The European Commission has sent a Statement of Objections to Intel outlining the Commission’s preliminary view that the company has infringed EC Treaty rules on abuse of a dominant position.
The Commission contends that Intel aims to exclude its main rival AMD from the x86 computer processing units (CPUs) market.
In the SO, the Commission outlines its preliminary conclusion that Intel has engaged in three types of abuse of a dominant market position.
First, Intel has provided substantial rebates to various original equipment manufacturers (OEMs) conditional on them obtaining all or most of their CPU requirements from Intel.
Secondly, in a number of instances Intel made payments in order to induce an OEM to either delay or cancel the launch of a product line incorporating an AMD-based CPU.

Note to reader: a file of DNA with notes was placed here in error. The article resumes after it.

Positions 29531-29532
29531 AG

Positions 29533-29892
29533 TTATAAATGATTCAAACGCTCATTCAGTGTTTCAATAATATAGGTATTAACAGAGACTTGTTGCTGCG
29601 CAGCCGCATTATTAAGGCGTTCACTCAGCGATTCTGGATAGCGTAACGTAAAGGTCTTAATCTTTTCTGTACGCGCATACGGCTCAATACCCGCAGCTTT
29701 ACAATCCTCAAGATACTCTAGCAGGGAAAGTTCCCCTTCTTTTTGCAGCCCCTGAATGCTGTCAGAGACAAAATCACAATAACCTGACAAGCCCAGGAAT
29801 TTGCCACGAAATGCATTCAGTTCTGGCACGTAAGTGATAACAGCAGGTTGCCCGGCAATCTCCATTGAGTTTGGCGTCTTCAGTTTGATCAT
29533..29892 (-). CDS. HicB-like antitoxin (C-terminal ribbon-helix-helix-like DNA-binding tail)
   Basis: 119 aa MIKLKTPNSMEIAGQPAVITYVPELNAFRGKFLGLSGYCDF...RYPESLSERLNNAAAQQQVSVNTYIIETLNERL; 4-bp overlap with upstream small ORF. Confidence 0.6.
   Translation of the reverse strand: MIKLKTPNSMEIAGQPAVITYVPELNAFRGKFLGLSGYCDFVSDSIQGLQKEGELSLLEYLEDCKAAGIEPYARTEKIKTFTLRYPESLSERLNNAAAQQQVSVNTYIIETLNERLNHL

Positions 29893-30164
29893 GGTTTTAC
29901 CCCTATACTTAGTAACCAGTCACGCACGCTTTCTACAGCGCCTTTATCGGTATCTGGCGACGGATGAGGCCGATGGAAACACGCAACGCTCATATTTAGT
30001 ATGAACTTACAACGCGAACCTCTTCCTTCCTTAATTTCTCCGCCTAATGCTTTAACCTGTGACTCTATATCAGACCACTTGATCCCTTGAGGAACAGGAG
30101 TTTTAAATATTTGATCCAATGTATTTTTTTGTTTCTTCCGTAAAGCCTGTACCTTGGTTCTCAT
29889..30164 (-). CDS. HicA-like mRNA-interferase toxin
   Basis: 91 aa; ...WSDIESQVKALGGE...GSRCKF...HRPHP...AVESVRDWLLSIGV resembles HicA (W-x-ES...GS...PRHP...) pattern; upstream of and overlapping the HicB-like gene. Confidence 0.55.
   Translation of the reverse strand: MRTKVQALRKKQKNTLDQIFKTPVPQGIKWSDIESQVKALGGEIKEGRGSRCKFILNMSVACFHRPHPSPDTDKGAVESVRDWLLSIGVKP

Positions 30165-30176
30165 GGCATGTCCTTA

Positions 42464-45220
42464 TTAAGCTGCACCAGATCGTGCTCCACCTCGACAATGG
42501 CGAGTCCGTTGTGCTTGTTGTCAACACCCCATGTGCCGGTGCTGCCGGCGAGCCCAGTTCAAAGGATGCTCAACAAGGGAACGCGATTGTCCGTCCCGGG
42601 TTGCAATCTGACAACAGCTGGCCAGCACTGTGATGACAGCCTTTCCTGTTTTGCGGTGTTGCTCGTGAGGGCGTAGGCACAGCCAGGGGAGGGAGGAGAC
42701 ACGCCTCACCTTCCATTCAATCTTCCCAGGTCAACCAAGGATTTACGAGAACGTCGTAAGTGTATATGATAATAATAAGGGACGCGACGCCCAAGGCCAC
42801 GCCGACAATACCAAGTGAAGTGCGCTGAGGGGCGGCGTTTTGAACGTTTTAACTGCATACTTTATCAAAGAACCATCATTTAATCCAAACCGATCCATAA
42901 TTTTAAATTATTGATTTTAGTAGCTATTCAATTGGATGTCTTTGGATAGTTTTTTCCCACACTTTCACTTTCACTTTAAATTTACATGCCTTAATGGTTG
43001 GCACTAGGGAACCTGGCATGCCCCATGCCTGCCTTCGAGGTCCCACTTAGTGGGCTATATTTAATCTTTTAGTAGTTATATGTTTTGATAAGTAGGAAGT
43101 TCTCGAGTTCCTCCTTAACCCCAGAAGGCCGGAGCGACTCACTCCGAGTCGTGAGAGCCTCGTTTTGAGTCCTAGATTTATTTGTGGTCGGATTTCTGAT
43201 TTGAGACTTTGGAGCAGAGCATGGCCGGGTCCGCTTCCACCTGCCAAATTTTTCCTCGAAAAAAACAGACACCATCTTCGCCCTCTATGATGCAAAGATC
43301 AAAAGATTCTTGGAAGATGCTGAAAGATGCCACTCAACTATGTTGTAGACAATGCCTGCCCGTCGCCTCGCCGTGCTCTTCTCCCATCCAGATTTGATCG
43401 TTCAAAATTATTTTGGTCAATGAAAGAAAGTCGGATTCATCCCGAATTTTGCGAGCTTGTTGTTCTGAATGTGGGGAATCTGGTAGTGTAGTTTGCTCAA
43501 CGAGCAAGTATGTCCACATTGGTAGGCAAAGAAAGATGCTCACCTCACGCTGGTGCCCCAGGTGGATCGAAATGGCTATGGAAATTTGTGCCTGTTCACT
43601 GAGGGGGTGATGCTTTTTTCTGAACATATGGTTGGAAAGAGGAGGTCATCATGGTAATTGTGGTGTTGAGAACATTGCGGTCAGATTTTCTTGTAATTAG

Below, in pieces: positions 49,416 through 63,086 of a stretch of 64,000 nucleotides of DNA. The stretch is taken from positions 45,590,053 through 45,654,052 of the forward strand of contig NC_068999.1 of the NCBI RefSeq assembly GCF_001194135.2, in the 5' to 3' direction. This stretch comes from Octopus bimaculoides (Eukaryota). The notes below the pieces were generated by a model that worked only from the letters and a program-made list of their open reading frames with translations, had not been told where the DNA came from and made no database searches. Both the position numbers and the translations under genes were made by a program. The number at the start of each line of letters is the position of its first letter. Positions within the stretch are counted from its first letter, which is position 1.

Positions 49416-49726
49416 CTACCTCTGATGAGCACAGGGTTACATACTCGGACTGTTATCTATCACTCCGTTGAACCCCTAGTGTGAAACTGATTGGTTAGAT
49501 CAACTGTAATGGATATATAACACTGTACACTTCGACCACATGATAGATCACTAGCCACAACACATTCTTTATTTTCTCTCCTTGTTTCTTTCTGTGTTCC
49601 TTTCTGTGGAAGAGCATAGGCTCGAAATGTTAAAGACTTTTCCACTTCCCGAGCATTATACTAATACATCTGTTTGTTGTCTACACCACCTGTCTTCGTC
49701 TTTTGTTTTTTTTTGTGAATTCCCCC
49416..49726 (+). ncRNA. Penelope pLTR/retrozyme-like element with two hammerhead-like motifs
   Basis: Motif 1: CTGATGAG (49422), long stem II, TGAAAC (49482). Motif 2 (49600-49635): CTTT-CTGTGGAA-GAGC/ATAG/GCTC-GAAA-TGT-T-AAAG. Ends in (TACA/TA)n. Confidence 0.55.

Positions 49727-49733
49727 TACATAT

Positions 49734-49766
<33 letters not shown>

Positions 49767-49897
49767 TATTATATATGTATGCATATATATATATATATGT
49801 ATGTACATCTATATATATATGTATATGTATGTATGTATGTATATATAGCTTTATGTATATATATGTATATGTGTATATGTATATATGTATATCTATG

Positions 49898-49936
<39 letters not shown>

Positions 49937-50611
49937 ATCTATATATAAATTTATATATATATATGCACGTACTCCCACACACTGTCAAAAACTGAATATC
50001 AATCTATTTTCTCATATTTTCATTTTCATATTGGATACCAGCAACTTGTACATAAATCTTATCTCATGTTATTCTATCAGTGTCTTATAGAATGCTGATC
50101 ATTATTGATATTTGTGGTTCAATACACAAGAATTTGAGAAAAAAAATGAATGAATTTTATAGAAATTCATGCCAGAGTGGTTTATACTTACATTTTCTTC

Thirdly, in the context of bids against AMD-based products for strategic customers in the server segment of the market, Intel has offered CPUs on average below-cost.
These three types of conduct are aimed at excluding AMD, Intel’s main rival, from the market. Each of them is provisionally considered to constitute an abuse of a dominant position in its own right, the Commission said.
However, the Commission also considers at this stage of its analysis that the three types of conduct reinforce each other and are part of a single overall anti-competitive strategy.
Intel has 10 weeks to reply to the SO, and will then have the right to be heard in an oral hearing. If the preliminary views expressed in the SO are confirmed, the Commission may require Intel to cease the abuse and may impose a fine.
By Niall Byrne
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